oscar winner

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Casey Affleck’s acceptance speech for Best Actor for ‘Manchester By The Sea’ at the 89th Academy Awards 2017

Eddie Redmayne’s Oscar whirlwind

Three weeks into shooting for The Danish Girl, Redmayne flew to L.A. from London. The next evening, around 5:00 a.m. British time, he clambered onto the stage of the Dolby Theater in a midnight-blue Alexander McQueen tuxedo to accept the Oscar for Best Actor from Cate Blanchett. “I will promise you I will look after him!” he said of the trophy in a breathless baritone, half Alec Guinness, half Bob Cratchit. On Monday, he touched down back in London and went directly from the airport to the studio. “We had some decorations on his trailer,” Vikander says. “He went straight to the set and just did this killer scene. I was so amazed about how he was able to close everything off and get tunnel vision and go right back to his part in the way he did. He’s all about the work, that guy.”

Vogue, October 2015 (x) — Eddie dressed as Einar Wegener with Oscar in his trailer

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“You see, their morals, their code, it’s a bad joke–dropped at the first sign of trouble.  They’re only as good as the world allows them to be.  I’ll show you. When the chips are down, these ‘civilized’ people…they’ll eat each other.”

-The Joker, “The Dark Knight”    

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“I don’t want to be alone” - Alan Turing - The Imitation game

                     B E N E D I C T   C U M B E R B A T C H

           Nominated Best actor in a leading role - Oscars 2015

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CAROL, part one

To conclude this series of Pride 2017-related posts (though certainly not the end of gay-relevant content on this blog), here’s a two-part post on Todd Haynes’s exquisite 1950s-set lesbian romance Carol (2015). Last year, Carol was voted the best LGBT film of all time in a poll that featured over 100 critics and was compiled to mark the 30th anniversary of London’s lesbian and gay film festival, BFI Flare. There are many qualities worth celebrating in this film: the sublimely modulated lead performances by Cate Blanchett and Rooney Mara, the richly atmospheric period detail and mise-en-scène, Haynes’s deft invocations of classical Hollywood genres (melodrama, film noir, women’s pictures). But most importantly, as the following quote reminds us, Carol’s uncommonly uplifting and affirmative take on same-sex love represents a quietly radical step forward for LGBT narratives in cinema.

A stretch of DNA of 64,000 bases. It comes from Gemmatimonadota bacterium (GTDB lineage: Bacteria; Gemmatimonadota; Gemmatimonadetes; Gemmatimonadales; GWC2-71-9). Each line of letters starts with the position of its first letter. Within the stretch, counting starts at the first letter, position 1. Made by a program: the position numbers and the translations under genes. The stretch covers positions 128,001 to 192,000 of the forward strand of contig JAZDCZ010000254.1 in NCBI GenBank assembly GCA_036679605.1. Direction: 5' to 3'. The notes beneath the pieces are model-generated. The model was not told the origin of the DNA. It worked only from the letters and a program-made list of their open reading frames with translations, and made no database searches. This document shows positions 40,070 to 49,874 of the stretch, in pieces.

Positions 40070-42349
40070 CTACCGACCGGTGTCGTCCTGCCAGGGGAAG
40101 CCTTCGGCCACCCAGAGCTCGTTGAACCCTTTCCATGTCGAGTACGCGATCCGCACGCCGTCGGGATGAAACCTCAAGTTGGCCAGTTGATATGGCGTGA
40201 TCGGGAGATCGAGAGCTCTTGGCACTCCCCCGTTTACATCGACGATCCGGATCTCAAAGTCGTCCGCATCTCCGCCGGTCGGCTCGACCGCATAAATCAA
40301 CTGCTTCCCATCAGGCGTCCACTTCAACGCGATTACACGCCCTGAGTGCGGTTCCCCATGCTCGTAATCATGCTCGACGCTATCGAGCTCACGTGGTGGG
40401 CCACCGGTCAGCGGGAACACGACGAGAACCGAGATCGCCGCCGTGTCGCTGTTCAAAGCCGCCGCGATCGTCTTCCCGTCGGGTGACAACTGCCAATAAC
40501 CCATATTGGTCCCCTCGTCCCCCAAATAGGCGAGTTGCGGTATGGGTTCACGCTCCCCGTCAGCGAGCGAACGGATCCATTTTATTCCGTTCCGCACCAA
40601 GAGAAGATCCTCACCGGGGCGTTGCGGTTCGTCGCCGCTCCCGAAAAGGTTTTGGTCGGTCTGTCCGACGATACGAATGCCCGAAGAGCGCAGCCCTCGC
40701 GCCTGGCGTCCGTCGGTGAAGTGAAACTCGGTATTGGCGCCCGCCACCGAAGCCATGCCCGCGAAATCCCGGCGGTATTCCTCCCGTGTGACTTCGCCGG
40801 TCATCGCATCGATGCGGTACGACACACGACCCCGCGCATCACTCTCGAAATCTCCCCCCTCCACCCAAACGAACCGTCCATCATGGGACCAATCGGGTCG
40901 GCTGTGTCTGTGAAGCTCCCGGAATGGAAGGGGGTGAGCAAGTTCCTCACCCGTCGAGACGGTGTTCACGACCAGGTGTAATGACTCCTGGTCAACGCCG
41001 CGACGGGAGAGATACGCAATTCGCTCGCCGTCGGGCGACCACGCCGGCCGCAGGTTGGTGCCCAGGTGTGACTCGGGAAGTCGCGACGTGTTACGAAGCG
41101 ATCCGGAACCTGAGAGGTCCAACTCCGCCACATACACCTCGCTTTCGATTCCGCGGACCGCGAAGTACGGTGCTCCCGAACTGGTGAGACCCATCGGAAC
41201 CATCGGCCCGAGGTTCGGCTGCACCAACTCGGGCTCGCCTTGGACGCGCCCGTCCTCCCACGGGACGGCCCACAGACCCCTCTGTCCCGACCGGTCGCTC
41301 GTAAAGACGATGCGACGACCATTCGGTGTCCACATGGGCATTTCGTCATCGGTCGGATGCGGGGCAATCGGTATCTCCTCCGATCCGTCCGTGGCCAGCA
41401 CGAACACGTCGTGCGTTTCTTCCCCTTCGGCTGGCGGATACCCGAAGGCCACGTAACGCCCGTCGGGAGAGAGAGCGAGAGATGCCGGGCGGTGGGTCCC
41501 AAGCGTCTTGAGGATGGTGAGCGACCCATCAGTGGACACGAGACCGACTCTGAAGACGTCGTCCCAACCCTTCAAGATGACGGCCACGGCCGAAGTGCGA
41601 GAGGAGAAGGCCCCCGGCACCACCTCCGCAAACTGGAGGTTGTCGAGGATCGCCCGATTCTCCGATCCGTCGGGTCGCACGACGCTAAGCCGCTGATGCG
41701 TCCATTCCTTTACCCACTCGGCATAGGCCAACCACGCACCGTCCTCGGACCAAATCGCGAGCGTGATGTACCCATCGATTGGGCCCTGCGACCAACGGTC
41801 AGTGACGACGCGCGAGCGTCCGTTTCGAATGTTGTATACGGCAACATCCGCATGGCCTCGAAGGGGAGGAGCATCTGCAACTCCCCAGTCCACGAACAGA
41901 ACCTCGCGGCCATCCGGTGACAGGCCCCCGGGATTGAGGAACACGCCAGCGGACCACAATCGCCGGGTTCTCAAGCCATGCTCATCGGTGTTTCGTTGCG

Happy Pride!

“In the years since Brokeback Mountain, we’ve seen Best Picture nominations for The Kids Are All Right and Dallas Buyers Club – though in both of those cases, the primary audience surrogate was arguably a straight man (Mark Ruffalo in Kids, Matthew McConaughey in Dallas) – and the slightly Sapphic Black Swan. And, of course, there was Milk and The Imitation Game, both stories about gay men who met with tragedy… Spoiler alert: Carol’s protagonists fall in love, consummate their passion, and encounter some difficulties – it’s the early ‘50s, after all – but do not die for/from being gay. Such a declaration sounds stark, but an astonishing number of films about gay life have seen their characters come to some sort of a tragic end, as if comporting to the old Hays Code, where characters must be “punished” for their “sins.” Ultimately, Carol’s most transgressive quality is its refusal to engage in such shenanigans; this is a film about full-blooded gay lives, not tragic gay deaths. Maybe Oscar voters weren’t sure how to deal with that?” — Jason Bailey, Flavorwire (January 2016)